Sultana: Surviving the Civil War, Prison, and The Worst maritime Disaster in American History, Alan Huffman, Smithsonian Collins Press, 300 pp., bibliography, index, 2009, $26.99.
In the past 20 years there have been six books on the Sultana, several magazine articles and one History Channel program. Huffman's effort, written in an engaging style, offers a somewhat unique point of view that both embraces and diverges from others' work. In Sultana Huffman personalizes the story in an unique way. Never fully removing himself from the story, there are frequent references to what science tells us today about starvation, exhaustion, brain functions, infected wounds, and survival in water of soldiers, prisoners of war, and victims of mechanical catastrophes. He uses the words of Civil War soldiers to illustrate his discussion and move the narrative forward. Where the soldiers are silent, Huffman advances the story with today's knowledge of the impact of personal catastrophes similar to those suffered by the soldiers.
So frequently does the author offer the soldiers' words on events that CWL wishes that an annotated list of characters were in the book. Huffman's brings the reader to these engaging characters and then moves on leaving the reader wondering if a particularly interesting individual will be in the story again. Some are and some aren't. Not all the soldiers Huffman introduces are on the Sultana but they leave their remarkable story with the reader. Several Indiana soldiers often come to the fore, then step aside, intermittently return thereafter until the Sultana docks and begins to load Federal former POWs.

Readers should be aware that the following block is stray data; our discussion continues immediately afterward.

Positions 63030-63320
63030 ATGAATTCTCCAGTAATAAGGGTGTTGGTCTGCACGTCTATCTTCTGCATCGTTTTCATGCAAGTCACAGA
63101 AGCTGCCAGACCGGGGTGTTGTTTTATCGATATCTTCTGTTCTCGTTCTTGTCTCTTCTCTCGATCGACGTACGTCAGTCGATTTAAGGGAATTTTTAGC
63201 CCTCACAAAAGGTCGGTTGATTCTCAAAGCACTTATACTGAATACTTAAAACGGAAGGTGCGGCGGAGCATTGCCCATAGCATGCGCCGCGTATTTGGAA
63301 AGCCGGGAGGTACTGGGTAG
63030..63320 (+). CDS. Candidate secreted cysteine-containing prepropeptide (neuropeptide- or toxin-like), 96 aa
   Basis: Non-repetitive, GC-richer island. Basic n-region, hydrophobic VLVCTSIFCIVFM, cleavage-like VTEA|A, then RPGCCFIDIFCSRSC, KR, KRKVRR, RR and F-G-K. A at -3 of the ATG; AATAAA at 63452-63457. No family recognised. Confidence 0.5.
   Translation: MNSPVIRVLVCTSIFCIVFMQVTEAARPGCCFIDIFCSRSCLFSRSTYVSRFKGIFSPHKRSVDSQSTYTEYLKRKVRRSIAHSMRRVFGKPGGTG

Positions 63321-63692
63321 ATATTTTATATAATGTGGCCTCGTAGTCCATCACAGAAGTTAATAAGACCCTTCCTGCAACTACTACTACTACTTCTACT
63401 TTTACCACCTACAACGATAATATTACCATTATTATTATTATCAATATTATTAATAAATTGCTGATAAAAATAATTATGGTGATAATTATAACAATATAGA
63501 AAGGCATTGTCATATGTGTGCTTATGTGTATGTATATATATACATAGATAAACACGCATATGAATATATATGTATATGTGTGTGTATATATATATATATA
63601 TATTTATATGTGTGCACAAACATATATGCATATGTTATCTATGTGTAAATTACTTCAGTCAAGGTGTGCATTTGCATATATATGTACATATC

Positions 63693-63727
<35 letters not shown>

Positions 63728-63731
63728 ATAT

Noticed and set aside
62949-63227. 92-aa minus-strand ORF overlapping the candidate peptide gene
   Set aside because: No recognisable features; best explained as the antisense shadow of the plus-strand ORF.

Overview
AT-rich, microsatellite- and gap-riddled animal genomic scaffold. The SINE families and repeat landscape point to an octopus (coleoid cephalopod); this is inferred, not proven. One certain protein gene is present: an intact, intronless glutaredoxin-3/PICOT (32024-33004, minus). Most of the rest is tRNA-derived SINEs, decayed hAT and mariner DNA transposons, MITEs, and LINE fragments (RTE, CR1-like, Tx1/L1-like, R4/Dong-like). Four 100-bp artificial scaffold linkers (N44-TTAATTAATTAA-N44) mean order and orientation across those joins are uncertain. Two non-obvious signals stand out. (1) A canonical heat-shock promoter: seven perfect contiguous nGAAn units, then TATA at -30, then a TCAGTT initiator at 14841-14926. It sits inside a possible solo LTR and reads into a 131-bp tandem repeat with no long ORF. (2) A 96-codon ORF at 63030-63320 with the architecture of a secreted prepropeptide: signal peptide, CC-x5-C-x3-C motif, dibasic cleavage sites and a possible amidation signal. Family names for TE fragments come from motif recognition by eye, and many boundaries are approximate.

There is just enough discussion of the Sultana as a vessel to move the narrative forward. CWL wishes that the ship itself would have been developed by Huffman as he had developed the soldiers. Also missing is any discussion of the possibility of Confederate sabotage of the vessel. North and South Magazine a few years ago published the story of the successful construction by Rebels of hollow coal filled with gunpowder. The North and South author, successfully in CWL's mind, found the possibility of Confederate saboteurs at both the explosion of a ship at Grant's Headquarters in City Point, Virginia and at the Memphis, Tennessee docks where the Federals embarked on the short fateful voyage. Also unfortunately the book has neither illustrations nor maps. It is certainly not the definitive (and CWL doesn't like that word at any time) telling of the Sultana. Huffman's accomplishment is that the soldiers are at the center of the story. Their experiences are those of brave men, some who endured and some who did not endure, passing through the rapture of war.